The Link Between Oral Health and Overall Health

Practicing good oral hygiene not only maintains your oral health, but it also impacts your overall health — which is why the American Dental Association recommends brushing your teeth at least twice a day and seeing the dentist regularly.

Your dentist can spot symptoms of overall health problems during a routine dental exam, allowing you to treat issues early and prevent major problems down the line. Failure to practice good oral hygiene can also lead to overall health problems because of the link between your oral health and overall health.

The connection between your oral health and overall health

Your mouth, like other parts of your body, contains a lot of bacteria, most of which are harmless. When you practice good oral hygiene by brushing your teeth and flossing daily, you keep the bacteria in check. When you fail to practice proper oral hygiene, the bacteria left unchecked can lead to infections, tooth decay and gum disease.

Taking medications such as painkillers, antidepressants and antihistamines can reduce the flow of saliva in your mouth. Your saliva neutralizes acids produced by bacteria and helps to protect you from a microbial invasion that can lead to disease.

Research has shown that the inflammation and oral bacteria that are associated with the gum disease periodontitis might play a role in some diseases that affect your overall health. Having diseases like HIV/AIDS and diabetes can lower your body’s resistance to infection, which makes your oral health problems more severe.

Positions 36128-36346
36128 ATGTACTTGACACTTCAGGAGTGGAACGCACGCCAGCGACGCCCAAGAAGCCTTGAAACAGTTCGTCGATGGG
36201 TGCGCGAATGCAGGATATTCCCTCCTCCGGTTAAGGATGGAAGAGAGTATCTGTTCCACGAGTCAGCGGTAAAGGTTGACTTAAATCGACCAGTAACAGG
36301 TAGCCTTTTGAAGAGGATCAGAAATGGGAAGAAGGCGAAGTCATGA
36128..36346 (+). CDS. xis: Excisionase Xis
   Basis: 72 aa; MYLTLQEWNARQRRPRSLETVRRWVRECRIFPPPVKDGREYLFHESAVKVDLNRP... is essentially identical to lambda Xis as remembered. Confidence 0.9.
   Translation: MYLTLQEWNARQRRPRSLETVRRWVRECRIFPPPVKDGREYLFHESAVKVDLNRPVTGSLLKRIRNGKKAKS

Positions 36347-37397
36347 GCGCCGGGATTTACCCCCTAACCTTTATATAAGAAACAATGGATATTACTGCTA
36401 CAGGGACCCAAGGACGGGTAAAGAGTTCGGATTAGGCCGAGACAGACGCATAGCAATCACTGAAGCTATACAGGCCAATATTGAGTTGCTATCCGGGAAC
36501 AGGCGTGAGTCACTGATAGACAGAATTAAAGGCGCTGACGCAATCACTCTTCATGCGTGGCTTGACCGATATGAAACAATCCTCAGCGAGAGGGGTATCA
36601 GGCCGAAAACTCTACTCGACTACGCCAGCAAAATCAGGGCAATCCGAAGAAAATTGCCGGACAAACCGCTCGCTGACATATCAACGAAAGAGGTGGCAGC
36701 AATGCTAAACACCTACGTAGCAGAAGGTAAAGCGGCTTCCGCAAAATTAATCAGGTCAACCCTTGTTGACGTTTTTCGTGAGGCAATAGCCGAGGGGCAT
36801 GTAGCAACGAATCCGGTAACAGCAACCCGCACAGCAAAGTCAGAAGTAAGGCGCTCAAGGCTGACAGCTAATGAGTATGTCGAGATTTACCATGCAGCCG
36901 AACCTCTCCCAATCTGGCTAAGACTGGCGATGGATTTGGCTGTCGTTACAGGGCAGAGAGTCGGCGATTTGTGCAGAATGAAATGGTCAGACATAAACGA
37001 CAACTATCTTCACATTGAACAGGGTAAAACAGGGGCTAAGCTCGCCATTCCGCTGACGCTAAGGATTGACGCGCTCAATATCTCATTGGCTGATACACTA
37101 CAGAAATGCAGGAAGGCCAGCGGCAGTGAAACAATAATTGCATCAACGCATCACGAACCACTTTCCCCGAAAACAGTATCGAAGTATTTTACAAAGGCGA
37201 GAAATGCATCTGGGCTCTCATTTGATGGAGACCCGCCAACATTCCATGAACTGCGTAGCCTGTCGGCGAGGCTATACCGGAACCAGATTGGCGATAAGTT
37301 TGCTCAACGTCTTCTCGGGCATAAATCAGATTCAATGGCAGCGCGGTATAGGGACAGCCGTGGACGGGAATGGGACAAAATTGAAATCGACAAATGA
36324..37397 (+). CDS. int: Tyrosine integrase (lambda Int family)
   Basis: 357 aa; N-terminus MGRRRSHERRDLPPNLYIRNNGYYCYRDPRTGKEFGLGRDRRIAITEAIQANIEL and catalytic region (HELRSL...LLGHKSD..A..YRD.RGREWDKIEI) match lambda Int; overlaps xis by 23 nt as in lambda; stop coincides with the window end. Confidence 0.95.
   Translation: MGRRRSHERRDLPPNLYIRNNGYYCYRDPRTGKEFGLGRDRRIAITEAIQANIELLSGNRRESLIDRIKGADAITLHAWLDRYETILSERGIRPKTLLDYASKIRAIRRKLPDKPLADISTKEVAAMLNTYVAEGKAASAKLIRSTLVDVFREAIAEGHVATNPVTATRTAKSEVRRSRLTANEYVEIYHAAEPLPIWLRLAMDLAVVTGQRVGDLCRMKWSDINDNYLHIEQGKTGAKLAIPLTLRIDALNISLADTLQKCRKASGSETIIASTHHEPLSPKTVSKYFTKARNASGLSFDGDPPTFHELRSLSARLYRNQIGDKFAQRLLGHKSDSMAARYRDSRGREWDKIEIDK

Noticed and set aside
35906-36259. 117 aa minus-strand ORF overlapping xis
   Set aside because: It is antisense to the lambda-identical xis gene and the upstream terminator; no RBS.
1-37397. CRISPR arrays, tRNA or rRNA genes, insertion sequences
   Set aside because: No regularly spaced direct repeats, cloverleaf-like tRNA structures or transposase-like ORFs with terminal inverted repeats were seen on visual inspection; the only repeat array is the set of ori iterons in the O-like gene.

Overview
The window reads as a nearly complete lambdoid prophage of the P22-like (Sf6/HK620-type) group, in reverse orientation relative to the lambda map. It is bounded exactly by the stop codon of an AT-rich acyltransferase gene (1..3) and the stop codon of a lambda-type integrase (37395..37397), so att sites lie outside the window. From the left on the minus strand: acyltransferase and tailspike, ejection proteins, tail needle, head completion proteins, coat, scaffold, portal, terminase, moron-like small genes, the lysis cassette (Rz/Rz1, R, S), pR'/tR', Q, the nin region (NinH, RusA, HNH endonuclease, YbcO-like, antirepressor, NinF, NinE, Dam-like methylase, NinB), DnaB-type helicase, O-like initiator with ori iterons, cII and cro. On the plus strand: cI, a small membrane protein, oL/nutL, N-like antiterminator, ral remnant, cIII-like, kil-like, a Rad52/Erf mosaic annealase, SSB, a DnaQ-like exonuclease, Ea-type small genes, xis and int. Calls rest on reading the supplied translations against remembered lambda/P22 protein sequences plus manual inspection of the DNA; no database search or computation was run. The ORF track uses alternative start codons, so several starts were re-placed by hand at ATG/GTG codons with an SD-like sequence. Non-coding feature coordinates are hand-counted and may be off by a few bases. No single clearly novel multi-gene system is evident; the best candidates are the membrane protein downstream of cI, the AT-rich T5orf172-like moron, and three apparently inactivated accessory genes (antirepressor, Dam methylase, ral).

What medical conditions can be caused by poor oral health?

Failure to practice good oral hygiene can lead to a lot of health problems, including:

  • Cardiovascular disease: Research has shown that strokes, heart disease and clogged arteries can be linked to the inflammation and infection caused by severe gum disease
  • Endocarditis: This is an infection that affects the inner lining of your heart. The condition occurs when bacteria from your mouth spread through your bloodstream and then attach to the damaged parts of your heart
  • Premature birth and low birth weight: Research has shown that periodontitis can cause premature birth and low birth weight in pregnant women if the disease is left untreated

What existing health conditions can affect your oral health?

  • Osteoporosis: This is a condition that causes the bones in your body to become weak. The disease can also affect your jaw bone, causing the loss of bone density in your jaw and leading to the loss of your teeth
  • HIV/AIDS: People who have been diagnosed with HIV/AIDS tend to have oral problems because of the oral lesions caused by the disease
  • Diabetes: Having diabetes can cause oral health problems because the disease reduces the body’s ability to resist infection, which puts your gums at risk. According to research, people who have diabetes are more likely to have gum disease than those who do not have the disease because they have a harder time controlling their blood sugar levels

Protecting your oral health

The best way to protect your oral health is to practice good oral hygiene. Brush your teeth at least twice a day, floss regularly and use mouthwash. You should also avoid tobacco products and see your dentist at least twice a year.